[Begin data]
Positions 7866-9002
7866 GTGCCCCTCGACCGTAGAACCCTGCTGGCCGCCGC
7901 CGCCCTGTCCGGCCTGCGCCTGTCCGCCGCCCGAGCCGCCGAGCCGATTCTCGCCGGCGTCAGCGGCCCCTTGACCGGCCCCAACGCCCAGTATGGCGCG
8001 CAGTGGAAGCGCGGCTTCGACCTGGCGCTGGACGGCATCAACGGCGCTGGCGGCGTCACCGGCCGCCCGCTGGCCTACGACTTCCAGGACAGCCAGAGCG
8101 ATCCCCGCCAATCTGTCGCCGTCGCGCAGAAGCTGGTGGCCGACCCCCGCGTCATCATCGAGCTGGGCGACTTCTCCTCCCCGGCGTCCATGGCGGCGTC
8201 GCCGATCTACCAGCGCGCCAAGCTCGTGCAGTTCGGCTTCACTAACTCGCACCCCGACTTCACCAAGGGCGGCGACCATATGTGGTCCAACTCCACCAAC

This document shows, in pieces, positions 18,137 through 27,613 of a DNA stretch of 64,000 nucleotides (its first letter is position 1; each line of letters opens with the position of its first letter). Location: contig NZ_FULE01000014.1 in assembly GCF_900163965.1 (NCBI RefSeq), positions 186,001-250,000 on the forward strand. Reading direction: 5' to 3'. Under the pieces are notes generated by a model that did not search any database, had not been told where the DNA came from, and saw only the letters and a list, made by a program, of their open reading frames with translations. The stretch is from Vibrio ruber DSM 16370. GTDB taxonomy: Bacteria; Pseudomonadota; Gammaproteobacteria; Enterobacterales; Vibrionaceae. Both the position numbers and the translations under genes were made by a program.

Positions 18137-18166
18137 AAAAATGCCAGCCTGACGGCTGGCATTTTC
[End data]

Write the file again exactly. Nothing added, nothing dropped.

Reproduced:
Positions 7866-9002
7866 GTGCCCCTCGACCGTAGAACCCTGCTGGCCGCCGC
7901 CGCCCTGTCCGGCCTGCGCCTGTCCGCCGCCCGAGCCGCCGAGCCGATTCTCGCCGGCGTCAGCGGCCCCTTGACCGGCCCCAACGCCCAGTATGGCGCG
8001 CAGTGGAAGCGCGGCTTCGACCTGGCGCTGGACGGCATCAACGGCGCTGGCGGCGTCACCGGCCGCCCGCTGGCCTACGACTTCCAGGACAGCCAGAGCG
8101 ATCCCCGCCAATCTGTCGCCGTCGCGCAGAAGCTGGTGGCCGACCCCCGCGTCATCATCGAGCTGGGCGACTTCTCCTCCCCGGCGTCCATGGCGGCGTC
8201 GCCGATCTACCAGCGCGCCAAGCTCGTGCAGTTCGGCTTCACTAACTCGCACCCCGACTTCACCAAGGGCGGCGACCATATGTGGTCCAACTCCACCAAC

This document shows, in pieces, positions 18,137 through 27,613 of a DNA stretch of 64,000 nucleotides (its first letter is position 1; each line of letters opens with the position of its first letter). Location: contig NZ_FULE01000014.1 in assembly GCF_900163965.1 (NCBI RefSeq), positions 186,001-250,000 on the forward strand. Reading direction: 5' to 3'. Under the pieces are notes generated by a model that did not search any database, had not been told where the DNA came from, and saw only the letters and a list, made by a program, of their open reading frames with translations. The stretch is from Vibrio ruber DSM 16370. GTDB taxonomy: Bacteria; Pseudomonadota; Gammaproteobacteria; Enterobacterales; Vibrionaceae. Both the position numbers and the translations under genes were made by a program.

Positions 18137-18166
18137 AAAAATGCCAGCCTGACGGCTGGCATTTTC